One is the end of the housing boom. Home-building’s contribution to growth peaked in the September quarter, with building activity falling by 2.9 per cent and 2.5 per cent in the following two quarters. It will keep falling for some time yet.

And business investment is also weak. While non-mining investment grew by 2 per cent in the quarter, mining investment fell a further 1.8 per cent. Overall, business investment was up 0.6 per cent in the quarter, but down 1.3 per cent over the year to March.

External demand is helping, however. With the volume of exports growing, while the volume of imports was “flat to down” - another sign of weak domestic demand - “net exports” (exports minus imports) are contributing to growth.

Even so, total private sector demand (spending) has actually fallen for the second quarter in a row. So, apart from the contribution from net exports, any growth is coming from public sector demand.

It grew by 0.7 per cent in the quarter to be 5.5 per cent higher over the year. This reflects the rollout of the National Disability Insurance Scheme and state spending on infrastructure. It means government spending contributed half the growth in GDP during the quarter and more than 70 per cent of total GDP growth over the year to March.

Note, it’s not a bad thing for government spending to be contributing to growth. That’s exactly what it should be doing when private demand is weak. No, the concern is not that public spending is strong, it’s that private spending is so weak.

Dividing GDP by the population shows that GDP per person fell fractionally for another quarter, and grew by a mere 0.1 per cent over the year to March.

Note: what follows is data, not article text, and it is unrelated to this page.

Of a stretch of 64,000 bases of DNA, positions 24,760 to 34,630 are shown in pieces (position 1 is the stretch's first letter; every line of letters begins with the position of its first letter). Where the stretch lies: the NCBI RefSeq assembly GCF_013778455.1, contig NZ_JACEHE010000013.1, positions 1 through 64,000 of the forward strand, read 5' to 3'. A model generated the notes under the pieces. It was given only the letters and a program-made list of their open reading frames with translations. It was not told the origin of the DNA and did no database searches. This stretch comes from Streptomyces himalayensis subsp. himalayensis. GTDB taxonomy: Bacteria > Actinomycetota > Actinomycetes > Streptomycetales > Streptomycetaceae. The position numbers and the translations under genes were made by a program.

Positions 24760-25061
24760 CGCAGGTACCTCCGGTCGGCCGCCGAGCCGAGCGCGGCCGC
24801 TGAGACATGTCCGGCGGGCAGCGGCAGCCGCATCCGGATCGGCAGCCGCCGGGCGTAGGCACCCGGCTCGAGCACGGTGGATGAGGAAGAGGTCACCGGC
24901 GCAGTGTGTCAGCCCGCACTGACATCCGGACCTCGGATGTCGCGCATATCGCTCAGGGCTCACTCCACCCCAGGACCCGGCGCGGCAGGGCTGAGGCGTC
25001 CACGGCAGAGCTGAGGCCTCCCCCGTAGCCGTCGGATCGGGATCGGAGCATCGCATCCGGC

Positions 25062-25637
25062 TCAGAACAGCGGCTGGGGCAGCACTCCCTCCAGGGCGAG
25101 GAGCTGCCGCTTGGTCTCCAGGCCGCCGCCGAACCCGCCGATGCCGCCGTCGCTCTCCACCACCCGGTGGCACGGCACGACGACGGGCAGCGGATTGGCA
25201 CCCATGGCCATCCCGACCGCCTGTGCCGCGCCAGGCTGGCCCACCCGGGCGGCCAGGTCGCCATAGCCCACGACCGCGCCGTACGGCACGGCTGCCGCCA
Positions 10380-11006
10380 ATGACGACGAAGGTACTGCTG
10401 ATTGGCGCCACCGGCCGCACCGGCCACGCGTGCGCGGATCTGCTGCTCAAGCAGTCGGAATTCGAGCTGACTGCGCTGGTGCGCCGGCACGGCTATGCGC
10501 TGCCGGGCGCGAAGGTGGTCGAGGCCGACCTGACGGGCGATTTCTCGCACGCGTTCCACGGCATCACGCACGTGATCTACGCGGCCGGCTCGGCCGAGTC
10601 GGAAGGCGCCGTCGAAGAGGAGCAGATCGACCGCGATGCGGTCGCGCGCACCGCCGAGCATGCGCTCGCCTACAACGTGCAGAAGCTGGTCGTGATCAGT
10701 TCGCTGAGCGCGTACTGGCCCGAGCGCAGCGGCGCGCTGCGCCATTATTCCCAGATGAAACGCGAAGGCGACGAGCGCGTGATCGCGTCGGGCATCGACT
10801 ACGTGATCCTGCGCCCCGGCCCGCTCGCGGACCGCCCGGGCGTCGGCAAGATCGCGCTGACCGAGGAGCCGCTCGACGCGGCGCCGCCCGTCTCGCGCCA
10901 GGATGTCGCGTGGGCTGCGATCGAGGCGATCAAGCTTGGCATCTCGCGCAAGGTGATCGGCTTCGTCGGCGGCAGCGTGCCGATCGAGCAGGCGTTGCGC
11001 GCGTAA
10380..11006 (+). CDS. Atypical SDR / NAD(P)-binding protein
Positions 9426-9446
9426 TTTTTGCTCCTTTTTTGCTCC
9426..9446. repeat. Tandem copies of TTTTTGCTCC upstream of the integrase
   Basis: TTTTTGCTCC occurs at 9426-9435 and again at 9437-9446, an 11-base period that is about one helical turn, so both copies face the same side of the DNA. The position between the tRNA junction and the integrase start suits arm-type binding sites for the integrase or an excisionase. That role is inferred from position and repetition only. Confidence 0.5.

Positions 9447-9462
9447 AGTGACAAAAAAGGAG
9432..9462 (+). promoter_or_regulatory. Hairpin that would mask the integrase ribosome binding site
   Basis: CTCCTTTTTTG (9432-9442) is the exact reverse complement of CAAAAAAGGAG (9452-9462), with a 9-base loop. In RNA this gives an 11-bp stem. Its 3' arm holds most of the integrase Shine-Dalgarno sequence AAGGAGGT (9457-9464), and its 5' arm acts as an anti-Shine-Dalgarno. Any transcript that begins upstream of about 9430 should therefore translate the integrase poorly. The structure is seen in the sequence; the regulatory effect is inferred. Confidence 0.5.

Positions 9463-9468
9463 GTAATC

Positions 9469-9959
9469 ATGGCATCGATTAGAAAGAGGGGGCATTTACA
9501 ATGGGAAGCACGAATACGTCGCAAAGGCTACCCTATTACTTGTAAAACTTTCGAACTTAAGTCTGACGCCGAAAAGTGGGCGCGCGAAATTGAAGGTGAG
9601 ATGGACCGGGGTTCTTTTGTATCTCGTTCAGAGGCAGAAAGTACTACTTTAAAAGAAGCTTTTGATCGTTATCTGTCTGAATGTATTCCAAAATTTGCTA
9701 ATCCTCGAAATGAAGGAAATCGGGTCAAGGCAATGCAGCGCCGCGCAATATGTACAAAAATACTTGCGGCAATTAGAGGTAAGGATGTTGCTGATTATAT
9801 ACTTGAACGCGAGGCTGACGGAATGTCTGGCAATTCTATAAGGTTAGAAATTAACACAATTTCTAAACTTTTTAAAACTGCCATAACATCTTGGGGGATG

This tells us not that the economy is on the edge of recession – how could GDP contract when a growing population is making it ever bigger? – but that, as Jo Masters of Ernst & Young has said, “growth is being driven by population growth alone, and not increased participation or productivity”.

The economy’s getting bigger, but it’s not leaving us any better off.

Speaking of productivity, the productivity of labour deteriorated by 0.5 per cent in the March quarter and by 1 per cent over the year.

Is this a terrible thing? Well, before you slit your wrists, remember that when employment is growing a lot faster than the growth in the economy would lead you to expect, a fall in GDP per worker (or, in this case, per hour worked) is just what the laws of arithmetic would lead you to expect.

Surprisingly strong growth in employment – most of it full-time – doesn’t sound like a bad thing to me. It’s just hard to see how it can last much longer.

Monday, January 14, 2019

How canny treasurers keep the tax we pay out of sight